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|Scopus||Web of Science®||Altmetric|
|Title:||Effect of N-acetylcysteine on cycling performance after intensified training|
|Citation:||Medicine and Science in Sports and Exercise, 2014; 46(6):1114-1123|
|Publisher:||American College of Sports Medicine (ACSM)|
|Katie May Slattery, Ben Dascombe, Lee Kenneth Wallace, David J. Bentley, and Aaron James Coutts|
|Abstract:||Purpose: This investigation examined the ergogenic effect of short-term oral N-acetylcysteine (NAC) supplementation and the associated changes in redox balance and inflammation during intense training. Methods: A double-blind randomized placebo-controlled crossover design was used to assess 9 d of oral NAC supplementation (1200 mgIdj1) in 10 well-trained triathletes. For each supplement trial (NAC and placebo), baseline venous blood and urine samples were taken, and a presupplementation cycle ergometer race simulation was performed. After the loading period, further samples were collected preexercise, postexercise, and 2 and 24 h after the postsupplementation cycle ergometer race simulation. Changes in total antioxidant capacity, ferric reducing ability of plasma, reduced glutathione, oxidized glutathione, thiobarbituric acid-reactive substances, interleukin 6, xanthine oxidase, hypoxanthine, monocyte chemotactic protein 1, nuclear factor JB, and urinary 15-isoprostane F2t concentration were assessed. The experimental procedure was repeated with the remaining supplement after a 3-wk washout. Eight participants completed both supplementation trials. Results: NAC improved sprint performance during the cycle ergometer race simulation (P G 0.001, Gp 2 = 0.03). Supplementation with NAC also augmented postexercise plasma total antioxidant capacity (P = 0.005, Gp 2 = 0.19), reduced exercise-induced oxidative damage (plasma thiobarbituric acid-reactive substances, P = 0.002, Gp 2 = 0.22; urinary 15-isoprostane F2t concentration, P = 0.010, Gp 2 = 0.431), attenuated inflammation (plasma interleukin 6, P = 0.002, Gp 2 = 0.22; monocyte chemotactic protein 1, P = 0.012, Gp 2 = 0.17), and increased postexercise nuclear factor JB activity (P G 0.001, Gp 2 = 0.21). Conclusion: Oral NAC supplementation improved cycling performance via an improved redox balance and promoted adaptive processes in well-trained athletes undergoing strenuous physical training.|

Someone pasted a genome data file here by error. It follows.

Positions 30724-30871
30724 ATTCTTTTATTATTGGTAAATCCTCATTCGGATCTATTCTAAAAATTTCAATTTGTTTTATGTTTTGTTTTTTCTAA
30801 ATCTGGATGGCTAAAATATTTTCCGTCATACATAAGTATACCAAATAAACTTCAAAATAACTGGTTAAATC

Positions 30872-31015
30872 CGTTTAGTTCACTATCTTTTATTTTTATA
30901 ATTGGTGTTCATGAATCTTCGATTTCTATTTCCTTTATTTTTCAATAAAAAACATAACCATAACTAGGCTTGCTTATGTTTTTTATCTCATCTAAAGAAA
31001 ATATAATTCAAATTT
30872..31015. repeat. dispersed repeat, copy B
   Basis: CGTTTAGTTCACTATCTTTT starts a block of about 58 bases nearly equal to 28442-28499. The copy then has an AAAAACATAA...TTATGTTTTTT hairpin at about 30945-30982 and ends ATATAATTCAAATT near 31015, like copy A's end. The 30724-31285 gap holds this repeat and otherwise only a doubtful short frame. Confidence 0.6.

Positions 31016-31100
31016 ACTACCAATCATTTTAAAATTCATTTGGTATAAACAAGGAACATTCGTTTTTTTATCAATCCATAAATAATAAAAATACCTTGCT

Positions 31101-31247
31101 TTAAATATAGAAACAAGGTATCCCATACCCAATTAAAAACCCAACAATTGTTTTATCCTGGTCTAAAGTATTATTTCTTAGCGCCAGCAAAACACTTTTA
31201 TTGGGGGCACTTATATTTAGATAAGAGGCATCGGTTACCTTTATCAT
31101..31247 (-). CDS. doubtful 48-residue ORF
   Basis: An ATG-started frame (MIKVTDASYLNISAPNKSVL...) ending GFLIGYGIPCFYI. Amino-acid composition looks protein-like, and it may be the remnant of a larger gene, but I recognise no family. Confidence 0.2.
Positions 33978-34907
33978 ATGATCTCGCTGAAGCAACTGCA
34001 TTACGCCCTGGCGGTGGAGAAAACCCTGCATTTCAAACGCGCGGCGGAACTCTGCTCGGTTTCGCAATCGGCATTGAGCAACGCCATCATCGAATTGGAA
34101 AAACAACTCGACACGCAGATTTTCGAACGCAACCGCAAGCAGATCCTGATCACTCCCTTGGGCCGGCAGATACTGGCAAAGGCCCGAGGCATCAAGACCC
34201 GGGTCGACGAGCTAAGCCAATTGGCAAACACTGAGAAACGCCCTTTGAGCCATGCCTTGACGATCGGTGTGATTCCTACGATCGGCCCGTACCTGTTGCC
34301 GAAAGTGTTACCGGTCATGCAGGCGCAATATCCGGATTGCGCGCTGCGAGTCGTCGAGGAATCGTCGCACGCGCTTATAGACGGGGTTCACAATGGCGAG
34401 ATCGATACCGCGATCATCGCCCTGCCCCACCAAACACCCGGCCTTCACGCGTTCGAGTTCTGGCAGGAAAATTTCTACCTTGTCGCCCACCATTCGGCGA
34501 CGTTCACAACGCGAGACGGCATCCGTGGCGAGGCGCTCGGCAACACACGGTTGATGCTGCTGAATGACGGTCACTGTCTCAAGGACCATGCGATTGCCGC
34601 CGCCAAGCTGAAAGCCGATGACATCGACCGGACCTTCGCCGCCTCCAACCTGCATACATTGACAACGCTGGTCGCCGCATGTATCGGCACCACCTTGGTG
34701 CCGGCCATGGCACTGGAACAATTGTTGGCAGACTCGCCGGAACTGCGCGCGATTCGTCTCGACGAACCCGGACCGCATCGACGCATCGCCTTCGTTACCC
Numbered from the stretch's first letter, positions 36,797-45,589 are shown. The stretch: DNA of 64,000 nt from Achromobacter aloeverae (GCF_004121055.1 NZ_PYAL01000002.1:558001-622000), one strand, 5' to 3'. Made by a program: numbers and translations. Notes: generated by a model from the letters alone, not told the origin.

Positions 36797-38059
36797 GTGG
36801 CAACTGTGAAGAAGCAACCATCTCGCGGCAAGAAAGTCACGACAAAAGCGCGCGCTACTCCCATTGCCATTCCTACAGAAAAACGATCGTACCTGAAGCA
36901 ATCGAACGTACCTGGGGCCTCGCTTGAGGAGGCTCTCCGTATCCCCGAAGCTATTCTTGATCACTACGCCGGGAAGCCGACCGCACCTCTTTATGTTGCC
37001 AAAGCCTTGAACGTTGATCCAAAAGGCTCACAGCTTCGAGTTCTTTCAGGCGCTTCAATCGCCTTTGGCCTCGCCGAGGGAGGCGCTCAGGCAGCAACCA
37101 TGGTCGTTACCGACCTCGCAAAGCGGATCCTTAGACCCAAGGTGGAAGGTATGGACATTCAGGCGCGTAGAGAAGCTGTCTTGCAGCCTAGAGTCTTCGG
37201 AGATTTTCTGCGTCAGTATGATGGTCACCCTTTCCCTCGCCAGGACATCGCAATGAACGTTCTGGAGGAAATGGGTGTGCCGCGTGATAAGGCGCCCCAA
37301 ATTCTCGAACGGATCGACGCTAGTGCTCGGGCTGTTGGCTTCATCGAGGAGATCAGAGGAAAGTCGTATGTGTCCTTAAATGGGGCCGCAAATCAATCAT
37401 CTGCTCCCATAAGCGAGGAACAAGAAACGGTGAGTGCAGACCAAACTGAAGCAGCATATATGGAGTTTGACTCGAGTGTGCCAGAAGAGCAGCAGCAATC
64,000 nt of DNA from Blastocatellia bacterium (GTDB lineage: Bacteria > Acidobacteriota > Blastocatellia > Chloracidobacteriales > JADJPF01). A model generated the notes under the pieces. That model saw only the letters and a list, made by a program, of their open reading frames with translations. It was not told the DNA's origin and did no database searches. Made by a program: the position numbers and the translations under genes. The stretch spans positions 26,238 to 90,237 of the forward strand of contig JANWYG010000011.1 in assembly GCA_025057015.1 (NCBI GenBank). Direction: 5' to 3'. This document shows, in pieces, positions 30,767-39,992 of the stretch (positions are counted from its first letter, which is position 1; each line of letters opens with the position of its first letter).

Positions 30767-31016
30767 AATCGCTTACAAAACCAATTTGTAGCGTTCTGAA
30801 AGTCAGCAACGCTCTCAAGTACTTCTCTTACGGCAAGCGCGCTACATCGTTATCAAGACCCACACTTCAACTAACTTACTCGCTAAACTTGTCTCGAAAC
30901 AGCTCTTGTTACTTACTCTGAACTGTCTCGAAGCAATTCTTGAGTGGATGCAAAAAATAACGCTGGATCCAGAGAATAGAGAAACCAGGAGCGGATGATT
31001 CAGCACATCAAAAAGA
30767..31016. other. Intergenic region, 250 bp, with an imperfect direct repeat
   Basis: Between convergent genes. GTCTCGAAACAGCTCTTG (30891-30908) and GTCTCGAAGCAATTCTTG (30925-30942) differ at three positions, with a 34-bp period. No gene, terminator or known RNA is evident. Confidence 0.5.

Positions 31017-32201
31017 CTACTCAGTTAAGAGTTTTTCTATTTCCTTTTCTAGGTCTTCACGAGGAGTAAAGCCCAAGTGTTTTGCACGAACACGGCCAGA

|Keywords:||Antioxidant; Oxidative stress; Inflammation; Nuclear factor κB|
|Rights:||Copyright © 2014 by the American College of Sports Medicine|
|Appears in Collections:||Medical Sciences publications|
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